Someone mentioned to me that their grandchild had been diagnosed with osteo sacoma. They were obviously upset and the depth of their confusion and pain and fear were very apparent. It is a very scary thing. Hearing those words sticks with you for the rest of your life. It is a "Where were you when Kennedy was Shot" question. (Yes, I am that old.) The child will be in treatment for 9 months. The family has arranged to be home for a year because they are teachers and their fellow teachers have given them sick time from a pool. There is a sister.
The grandmother is trying to figure out what to do. How could this happen? Does it matter if the child is 8? This is so rare how can they cure it? Do the doctors know what they are doing?
As I sit here this morning watching the birds gather sustenance from the bird feeder buffet, I just sigh. Katie Elliot will be buried in a week. I met her family when they were starting treatment. Three years later, treatment is over. She too had Osteo. She did not make it out alive.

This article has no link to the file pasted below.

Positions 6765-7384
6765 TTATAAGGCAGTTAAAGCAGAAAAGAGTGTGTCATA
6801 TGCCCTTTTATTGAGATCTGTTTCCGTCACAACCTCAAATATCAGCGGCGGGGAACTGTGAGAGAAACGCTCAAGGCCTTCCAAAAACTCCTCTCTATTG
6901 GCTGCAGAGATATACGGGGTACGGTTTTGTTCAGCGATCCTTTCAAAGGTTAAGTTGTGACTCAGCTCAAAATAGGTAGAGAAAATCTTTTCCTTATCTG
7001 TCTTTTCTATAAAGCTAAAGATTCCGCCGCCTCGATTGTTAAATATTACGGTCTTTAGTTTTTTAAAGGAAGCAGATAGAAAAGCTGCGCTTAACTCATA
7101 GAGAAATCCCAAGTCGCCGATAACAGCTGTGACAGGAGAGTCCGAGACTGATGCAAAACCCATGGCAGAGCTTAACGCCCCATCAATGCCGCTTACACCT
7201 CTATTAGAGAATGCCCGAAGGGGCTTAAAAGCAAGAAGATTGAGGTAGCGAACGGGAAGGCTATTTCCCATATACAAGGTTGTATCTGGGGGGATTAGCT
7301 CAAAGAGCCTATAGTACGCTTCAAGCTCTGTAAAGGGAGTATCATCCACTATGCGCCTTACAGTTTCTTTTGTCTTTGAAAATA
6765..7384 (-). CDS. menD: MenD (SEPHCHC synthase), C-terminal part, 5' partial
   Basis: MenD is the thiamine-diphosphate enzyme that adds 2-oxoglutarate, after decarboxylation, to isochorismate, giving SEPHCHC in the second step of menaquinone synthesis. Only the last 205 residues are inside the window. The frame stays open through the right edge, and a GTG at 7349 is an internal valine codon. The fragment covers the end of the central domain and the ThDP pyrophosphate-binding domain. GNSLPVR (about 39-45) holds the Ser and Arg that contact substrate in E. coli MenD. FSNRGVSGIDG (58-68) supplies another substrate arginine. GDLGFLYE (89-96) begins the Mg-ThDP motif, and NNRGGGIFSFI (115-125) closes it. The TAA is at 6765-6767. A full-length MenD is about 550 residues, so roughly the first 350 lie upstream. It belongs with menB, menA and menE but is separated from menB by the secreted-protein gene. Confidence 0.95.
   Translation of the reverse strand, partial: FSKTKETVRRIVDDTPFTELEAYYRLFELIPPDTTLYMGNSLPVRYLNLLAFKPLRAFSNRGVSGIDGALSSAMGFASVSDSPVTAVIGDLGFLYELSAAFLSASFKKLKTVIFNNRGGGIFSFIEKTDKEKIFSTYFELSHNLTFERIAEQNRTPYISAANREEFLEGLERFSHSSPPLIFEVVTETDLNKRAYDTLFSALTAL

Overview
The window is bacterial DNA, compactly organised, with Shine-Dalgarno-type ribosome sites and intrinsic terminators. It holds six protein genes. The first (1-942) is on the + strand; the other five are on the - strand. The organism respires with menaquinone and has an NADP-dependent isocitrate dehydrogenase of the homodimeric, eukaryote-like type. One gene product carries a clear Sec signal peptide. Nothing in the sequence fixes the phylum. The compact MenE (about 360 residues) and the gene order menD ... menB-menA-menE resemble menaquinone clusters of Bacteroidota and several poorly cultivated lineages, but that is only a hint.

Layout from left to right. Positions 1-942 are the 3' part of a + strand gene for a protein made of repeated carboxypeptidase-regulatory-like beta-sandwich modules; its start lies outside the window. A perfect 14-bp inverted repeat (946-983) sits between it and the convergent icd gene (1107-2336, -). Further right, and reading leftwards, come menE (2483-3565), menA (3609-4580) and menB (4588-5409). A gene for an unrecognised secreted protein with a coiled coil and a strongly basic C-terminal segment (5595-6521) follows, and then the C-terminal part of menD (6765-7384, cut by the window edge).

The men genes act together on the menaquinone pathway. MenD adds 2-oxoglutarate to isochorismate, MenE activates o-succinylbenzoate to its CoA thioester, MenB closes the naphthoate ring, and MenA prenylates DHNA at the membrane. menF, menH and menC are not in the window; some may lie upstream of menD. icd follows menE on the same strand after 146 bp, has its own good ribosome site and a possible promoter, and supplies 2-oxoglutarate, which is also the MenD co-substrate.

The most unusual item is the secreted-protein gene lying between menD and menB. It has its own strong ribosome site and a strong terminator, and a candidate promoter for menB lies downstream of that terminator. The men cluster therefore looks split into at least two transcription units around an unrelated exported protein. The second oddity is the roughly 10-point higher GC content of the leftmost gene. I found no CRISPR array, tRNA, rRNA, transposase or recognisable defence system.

When you first hear those words, the thing that gives you comfort is the "plan" or the "road map". There it is, the PLAN. Yes this is a lousy diagnosis but we have a PLAN. Something to look at, something to put on a calendar. An end point is sitting there for all to see. You can plan your live around the PLAN.
I still have some of the calendars and all the Road Maps. I look a them when I am sorting through things. I still look and wonder at the amount of hope and optimism contained on those pages. The PLAN.
What you soon realize is that the PLAN is kind of a guide. You know where you want to go and you head West. Sort of like being on the top of the Continental Divide and heading to the ocean. There are million ways to get there and the ocean is a vast. But with enough effort and enough perseverance and some luck, you do arrive.
The journey is not easy. The path is not straight. There are losses of untold magnitude. Some are secret losses you don't discover for many many years. It is a journey some have to make more than once. But it is doable.
As the family begins on their journey, my first words of advice would be to hang on to all the hope they can. They will need it as they make their journey and have to face the reality of the bumps on they way. Second bit, be ready for a wild ride. Third, remember you are not alone.